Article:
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Georgia Southern plans to ‘distance’ in classrooms, using Zoom as backup
University installs 7,600 COVID-related signs, 400 germ shields; stockpiles almost 70,000 cloth masks
gs return
Georgia Southern student employee Megan Taylor of Ludowici forwards packages while mail clerk Bill Smith, background, helps keep activities, such as producing information mailers for students, moving along at the Printing and Postal Service offices on Friday, July 17.

Georgia Southern University plans to resume mostly in-person classes Aug. 17, placing fewer students in each classroom to maintain social distancing while making many of the same classes – and some large classes exclusively – available by Zoom videoconferencing for remote participation.

The university, which last fall had 26,054 students at its campuses in Statesboro, Savannah and Hinesville and online, went to all web-based instruction with the rest of the University System of Georgia for the last five weeks of spring semester. Georgia Southern's summer-session courses were also offered entirely in online formats. But Aug. 17 is the long-scheduled first day of classes for fall semester, and campus life is set to resume subject to some obvious changes.

For one thing, the University System’s July 6 updated guidance on COVID-19 requires “all faculty, staff, students and visitors to wear an appropriate face covering while inside” buildings and other facilities on campus “where social distancing may not always be possible.” But the document also states that the use of face coverings “will be in addition to and is not a substitute for social distancing.”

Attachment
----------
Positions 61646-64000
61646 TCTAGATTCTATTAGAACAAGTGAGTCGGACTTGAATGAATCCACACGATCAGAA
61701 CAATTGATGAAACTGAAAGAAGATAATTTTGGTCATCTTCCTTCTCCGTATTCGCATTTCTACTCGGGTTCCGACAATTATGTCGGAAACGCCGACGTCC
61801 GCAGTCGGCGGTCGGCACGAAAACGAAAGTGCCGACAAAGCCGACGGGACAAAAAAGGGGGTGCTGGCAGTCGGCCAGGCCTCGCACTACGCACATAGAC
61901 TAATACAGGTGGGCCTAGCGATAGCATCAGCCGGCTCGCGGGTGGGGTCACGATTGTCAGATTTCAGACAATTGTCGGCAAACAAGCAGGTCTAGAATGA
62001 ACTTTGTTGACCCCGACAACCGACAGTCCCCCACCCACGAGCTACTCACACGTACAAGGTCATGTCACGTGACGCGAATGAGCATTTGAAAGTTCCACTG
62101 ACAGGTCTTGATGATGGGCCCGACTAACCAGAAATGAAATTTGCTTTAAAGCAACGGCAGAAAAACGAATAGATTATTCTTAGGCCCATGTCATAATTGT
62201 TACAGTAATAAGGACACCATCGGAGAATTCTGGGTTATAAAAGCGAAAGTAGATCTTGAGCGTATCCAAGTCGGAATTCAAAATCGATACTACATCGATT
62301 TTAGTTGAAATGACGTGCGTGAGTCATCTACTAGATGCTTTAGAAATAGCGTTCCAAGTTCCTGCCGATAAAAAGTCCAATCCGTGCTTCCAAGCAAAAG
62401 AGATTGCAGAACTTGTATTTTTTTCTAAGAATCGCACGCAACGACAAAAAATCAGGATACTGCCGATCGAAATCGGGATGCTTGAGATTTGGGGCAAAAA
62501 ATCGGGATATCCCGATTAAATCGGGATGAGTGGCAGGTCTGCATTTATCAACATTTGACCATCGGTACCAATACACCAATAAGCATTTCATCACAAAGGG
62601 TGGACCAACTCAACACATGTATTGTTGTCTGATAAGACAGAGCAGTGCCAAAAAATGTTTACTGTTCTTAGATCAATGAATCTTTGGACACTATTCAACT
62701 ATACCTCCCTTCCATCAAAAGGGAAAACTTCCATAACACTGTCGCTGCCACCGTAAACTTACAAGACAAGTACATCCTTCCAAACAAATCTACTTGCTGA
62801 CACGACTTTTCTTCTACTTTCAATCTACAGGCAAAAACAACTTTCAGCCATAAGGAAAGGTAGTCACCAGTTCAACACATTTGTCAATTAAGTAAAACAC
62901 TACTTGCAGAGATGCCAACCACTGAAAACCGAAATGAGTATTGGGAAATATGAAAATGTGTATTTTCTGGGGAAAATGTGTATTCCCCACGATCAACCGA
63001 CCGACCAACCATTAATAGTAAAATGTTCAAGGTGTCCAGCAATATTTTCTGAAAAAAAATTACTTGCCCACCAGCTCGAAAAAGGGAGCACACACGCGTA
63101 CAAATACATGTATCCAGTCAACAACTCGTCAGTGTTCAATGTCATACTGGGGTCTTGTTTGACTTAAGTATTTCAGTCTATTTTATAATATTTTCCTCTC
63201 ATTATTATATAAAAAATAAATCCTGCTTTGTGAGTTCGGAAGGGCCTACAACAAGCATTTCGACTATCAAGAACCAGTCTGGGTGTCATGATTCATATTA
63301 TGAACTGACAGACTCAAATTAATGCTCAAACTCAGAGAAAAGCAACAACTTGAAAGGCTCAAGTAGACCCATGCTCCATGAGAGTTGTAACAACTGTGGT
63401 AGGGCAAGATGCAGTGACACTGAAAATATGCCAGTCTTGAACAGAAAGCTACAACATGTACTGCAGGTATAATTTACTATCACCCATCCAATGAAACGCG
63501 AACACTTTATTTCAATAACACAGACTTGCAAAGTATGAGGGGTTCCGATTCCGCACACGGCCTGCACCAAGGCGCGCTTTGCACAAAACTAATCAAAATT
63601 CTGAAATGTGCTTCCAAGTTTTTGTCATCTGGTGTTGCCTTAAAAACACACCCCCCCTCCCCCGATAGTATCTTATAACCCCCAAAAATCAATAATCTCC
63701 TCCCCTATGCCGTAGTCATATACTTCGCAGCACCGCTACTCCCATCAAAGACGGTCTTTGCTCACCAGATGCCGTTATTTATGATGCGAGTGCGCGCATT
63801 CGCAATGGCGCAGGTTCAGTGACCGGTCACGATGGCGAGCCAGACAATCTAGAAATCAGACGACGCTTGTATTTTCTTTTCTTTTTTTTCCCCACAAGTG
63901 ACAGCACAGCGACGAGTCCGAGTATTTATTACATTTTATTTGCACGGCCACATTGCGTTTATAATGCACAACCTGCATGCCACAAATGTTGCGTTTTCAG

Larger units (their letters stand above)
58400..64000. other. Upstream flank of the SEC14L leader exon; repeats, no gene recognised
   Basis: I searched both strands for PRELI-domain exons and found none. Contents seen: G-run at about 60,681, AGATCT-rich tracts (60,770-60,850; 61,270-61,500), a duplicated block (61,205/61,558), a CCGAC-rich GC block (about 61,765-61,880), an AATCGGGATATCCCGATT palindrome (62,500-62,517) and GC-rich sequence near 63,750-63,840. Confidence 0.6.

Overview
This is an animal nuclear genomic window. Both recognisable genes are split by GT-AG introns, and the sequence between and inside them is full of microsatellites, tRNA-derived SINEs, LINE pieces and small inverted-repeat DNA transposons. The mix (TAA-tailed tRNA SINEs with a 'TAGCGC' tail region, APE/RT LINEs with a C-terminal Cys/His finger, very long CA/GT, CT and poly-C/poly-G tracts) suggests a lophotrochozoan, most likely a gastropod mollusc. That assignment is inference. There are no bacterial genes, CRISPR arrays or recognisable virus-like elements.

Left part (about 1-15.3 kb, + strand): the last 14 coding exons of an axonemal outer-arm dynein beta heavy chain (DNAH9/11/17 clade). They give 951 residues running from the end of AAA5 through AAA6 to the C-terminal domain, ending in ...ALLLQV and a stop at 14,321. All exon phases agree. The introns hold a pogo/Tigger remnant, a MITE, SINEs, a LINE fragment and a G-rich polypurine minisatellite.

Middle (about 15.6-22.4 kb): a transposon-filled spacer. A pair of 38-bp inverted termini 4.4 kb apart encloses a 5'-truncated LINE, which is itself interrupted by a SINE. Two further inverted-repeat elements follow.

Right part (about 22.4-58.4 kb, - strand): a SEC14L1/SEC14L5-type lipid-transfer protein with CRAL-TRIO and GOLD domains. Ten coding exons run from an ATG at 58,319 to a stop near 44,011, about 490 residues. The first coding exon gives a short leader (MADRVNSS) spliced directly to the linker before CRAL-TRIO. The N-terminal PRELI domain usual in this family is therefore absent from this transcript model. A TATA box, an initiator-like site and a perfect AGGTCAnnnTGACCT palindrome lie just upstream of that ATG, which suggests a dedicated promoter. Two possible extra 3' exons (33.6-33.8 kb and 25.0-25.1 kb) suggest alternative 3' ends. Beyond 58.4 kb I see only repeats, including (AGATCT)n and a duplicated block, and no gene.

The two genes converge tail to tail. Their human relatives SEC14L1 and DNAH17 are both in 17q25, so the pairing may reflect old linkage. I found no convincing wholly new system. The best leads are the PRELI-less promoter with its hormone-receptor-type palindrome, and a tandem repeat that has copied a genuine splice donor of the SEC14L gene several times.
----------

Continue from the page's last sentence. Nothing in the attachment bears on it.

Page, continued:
Georgia Southern’s plan for social distancing while maximizing opportunities for one-to-one discussion is based on an evaluation of the space available in classrooms in relation to the number of students in each class, GS Provost and Vice President for Academic Affairs Carl Reiber, Ph.D., explained in a July 10 interview.

"It's not one-size-fits-all," he said. "There are classes that have 20 people but they were scheduled in a room that could have held 70 people, and so we have gone around to every classroom, and based upon the configuration of the classroom, its square footage and its seating arrangement, have determined a COVID-19 class cap."

If a class with only 20 students was already assigned to a classroom with a “COVID cap” of 20 – but which might have a maximum capacity 70 in pandemic-free times – no reassignment was needed.

"We will have signs on chairs as to where students can and can't sit so they stay a minimum of six feet away,” Reiber said. “We're also looking at where the instructor would stand and making sure they're not in the face of the students that are right up front."

Most university classes do not meet five days a week, and they can meet at a wide range of times. So this provided some leeway, especially for small to medium-size class sections.


Zoom lecture halls

But the university will obviously be prohibited from using its lecture halls at anything close to their full capacity.

"The other extreme would be where we have some very, very large classes, you know, 250 students, and there's no room to move them to, and if we tried to break them up into subsections that would meet the COVID cap for that room, in many instances a room goes from 250 to 70 or 60, so we've have to have five or six subsections,” Reiber said.

In other words, five or six groups of students would have to rotate in using the classroom for face-to-face lessons. But for a class that meets twice a week, students would then see their instructor only once in three weeks, he noted.

In those cases, the faculty member will instead teach the course as a synchronous Zoom class, meaning live, at a certain time, but over the Zoom online classroom platform.